Perspectives of teachers from the USA

Jan Hochadel, from the American Federation of Teachers and a representative of the Public Services International, noted that the work that's mostly done by women, including healthcare, education and other social services, are under-resourced and often undervalued. “In our whole global society, our communities want public services and they often acknowledge that they are one of our greatest assets but what has gotten lost is the understanding that these services are necessary to protect the common good”, she said during her participation in the event.

“A true commitment to a just society means everyone fairly contributes to how society runs through a system of taxation that is equitable. What is happening is that corporations are gaming the system, dropping their earnings to a shell corporation to hide it because their main goal is not the common good, it is to make more wealth for their shareholders. They earn an incredible amount of money, hide from the public auditors in offshore accounts or in tax shelters and, as a result, our communities and especially women are suffering the consequences. Taxes as we all know are meant to be equitable so that all contribute to our common good including education”, she defended.

Perspectives from Nepal and Zambia

Professor Keshab Raj Khadka, representative of Tax and Fiscal Justice Asia, founding member of the Global Alliance for Tax Justice, said that “funding education doesn't come under the priority of governments. In South Asia, particularly Nepal, the total revenue of the government has been increasing year by year but the percentage of investment in education remains the same.”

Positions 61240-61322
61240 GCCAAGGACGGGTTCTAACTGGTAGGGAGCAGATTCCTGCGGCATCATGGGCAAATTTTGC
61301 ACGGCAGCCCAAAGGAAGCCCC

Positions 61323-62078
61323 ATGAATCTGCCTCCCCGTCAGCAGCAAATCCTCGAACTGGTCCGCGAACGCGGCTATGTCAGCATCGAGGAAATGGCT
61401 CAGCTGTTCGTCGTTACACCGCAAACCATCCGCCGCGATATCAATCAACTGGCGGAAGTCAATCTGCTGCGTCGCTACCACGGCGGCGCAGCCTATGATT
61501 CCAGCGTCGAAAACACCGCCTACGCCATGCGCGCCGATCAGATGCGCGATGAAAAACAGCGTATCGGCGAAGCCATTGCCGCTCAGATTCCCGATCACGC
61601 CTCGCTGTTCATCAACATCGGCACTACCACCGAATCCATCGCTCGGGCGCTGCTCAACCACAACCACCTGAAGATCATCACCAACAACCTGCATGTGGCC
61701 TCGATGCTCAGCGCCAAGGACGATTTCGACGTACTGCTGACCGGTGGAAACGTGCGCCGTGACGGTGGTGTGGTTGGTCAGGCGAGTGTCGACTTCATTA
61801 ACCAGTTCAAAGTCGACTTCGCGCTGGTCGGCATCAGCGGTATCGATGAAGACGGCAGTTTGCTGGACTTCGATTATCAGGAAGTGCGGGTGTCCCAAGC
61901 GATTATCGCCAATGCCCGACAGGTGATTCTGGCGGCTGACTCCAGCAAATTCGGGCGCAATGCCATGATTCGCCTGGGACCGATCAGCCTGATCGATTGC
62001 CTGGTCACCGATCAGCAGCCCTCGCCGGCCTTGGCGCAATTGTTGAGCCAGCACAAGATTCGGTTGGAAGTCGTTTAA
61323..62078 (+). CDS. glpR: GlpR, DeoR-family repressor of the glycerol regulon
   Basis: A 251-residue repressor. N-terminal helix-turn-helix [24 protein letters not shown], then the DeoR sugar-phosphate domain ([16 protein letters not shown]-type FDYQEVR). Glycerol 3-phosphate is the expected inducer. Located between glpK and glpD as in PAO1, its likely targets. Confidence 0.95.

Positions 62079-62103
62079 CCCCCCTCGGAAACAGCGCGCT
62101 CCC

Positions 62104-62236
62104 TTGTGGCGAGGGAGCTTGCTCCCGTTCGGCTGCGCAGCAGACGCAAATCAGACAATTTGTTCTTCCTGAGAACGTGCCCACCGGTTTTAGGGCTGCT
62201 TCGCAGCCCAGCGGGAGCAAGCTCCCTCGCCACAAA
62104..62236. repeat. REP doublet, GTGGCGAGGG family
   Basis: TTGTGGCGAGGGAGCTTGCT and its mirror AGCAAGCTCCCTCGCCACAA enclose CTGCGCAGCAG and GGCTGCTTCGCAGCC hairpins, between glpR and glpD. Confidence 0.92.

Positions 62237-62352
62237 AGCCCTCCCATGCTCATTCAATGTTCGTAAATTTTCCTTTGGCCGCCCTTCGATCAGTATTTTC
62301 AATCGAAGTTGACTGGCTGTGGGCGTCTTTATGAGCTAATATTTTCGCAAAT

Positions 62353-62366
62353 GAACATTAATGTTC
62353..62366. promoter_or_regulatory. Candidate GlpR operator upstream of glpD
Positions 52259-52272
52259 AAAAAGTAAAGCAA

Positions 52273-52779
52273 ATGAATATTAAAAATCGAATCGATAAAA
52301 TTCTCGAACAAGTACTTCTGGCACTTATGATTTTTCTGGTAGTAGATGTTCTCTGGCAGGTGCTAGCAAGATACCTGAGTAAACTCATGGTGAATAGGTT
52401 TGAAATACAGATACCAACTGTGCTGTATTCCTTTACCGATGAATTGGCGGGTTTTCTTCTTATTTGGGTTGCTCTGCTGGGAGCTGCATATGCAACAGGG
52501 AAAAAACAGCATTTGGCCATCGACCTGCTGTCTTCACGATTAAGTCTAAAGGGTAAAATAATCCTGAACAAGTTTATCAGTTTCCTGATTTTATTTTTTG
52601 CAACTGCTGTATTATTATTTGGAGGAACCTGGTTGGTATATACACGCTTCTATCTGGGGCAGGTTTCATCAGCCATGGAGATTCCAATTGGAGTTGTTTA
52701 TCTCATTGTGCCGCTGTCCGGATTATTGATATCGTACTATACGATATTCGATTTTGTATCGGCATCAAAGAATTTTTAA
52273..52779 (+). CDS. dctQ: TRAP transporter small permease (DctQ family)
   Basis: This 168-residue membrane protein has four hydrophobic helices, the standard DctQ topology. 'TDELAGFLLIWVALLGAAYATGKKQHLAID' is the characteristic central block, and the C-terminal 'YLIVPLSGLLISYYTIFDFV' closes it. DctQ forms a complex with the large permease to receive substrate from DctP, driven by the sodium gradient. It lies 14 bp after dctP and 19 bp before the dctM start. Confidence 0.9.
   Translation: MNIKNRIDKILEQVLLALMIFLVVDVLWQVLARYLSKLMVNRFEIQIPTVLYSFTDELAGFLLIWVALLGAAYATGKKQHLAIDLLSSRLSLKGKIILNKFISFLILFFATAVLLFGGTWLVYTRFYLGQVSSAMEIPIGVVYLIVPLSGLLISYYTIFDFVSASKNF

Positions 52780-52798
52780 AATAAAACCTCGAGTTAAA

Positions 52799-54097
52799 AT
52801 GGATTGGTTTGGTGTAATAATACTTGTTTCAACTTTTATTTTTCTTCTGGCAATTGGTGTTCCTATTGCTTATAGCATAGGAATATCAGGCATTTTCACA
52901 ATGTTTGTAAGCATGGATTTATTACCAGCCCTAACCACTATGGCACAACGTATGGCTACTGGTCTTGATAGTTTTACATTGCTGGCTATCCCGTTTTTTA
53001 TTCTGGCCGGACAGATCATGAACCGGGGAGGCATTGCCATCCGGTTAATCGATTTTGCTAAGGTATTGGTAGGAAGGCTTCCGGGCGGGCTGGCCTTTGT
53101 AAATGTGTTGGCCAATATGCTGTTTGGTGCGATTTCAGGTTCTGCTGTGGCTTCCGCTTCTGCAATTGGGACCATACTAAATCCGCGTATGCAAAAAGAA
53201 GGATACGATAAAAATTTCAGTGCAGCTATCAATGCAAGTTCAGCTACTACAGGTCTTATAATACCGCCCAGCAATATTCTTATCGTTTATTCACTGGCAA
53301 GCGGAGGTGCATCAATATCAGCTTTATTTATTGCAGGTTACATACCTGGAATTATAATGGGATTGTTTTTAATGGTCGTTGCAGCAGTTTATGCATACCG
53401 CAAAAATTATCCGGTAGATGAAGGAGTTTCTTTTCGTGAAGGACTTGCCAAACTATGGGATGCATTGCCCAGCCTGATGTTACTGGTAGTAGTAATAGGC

In Zambia, the conditions are similar. “Salaries of women and teachers are inadequate and also the teacher to pupil ratio is quite high. The Gender Inequality Index ranks Zambia at 137 out of 162 countries as of 2019, showing how much inequality there is in Zambia in the context of the global. And obviously, there is a need for mechanisms, especially in our system to address some of these inequalities”, stated Ucizi Ngulube from ActionAid Zambia.

A way forward

According to Juma, “in order for these countries to finance education and achieve SDG4, they need to increase the 4s: 

1) the share of the budget to a minimum of 20%, international benchmarks take this at 15 to 20% of the National budget; 
2) the size of the budget by increasing the tax-to-GDP through progressive tax reform;
3) the sensitivity of the budget by ensuring that the budget allocation follows equity criteria;  
4) the scrutiny of the budget by ensuring transparency, participation, efficiency and accountability. 

“The COVID pandemic, wars and other crises should not be an excuse to cut spending on education. Through domestic resource mobilisation,  countries should be able to raise adequate funds to finance education, as well as other public services”, she explained.

Nelson also reaffirmed that solutions to address tax injustice is about creating policies and regulatory regimes for financial transparency, and underlined three measures that national governments should take in order to open space for generating more revenue and curb tax abuse. One way is an automatic exchange of financial account information to end bank secrecy.  There is a need for a comprehensive internationally beneficial ownership transparency through public registers so we can all see what's happening to end anonymous ownership of companies' trusts and foundations. Finally, country-by-country reporting from multinational companies to deliver accountability for corporate tax abuse. 

Wullf reiterated that “tax justice is the only way we can ensure a sustainable and sufficient budget for public education systems”.

“The truth is that you can try tax incentives and other options to help recruit or retain teachers; however, as Julie mentioned, nothing will be able to overcome the low salaries, the high cost of health care, and adequate retirement options if there is no fair tax structure. So I urge you to take a look at how funding is raised for your public structures and education systems, corporations paying their share of taxes for the common good and call out those who are not. Lobbying your elected leaders to change the narrative for communities, our children and our workforce”, called Hochadel.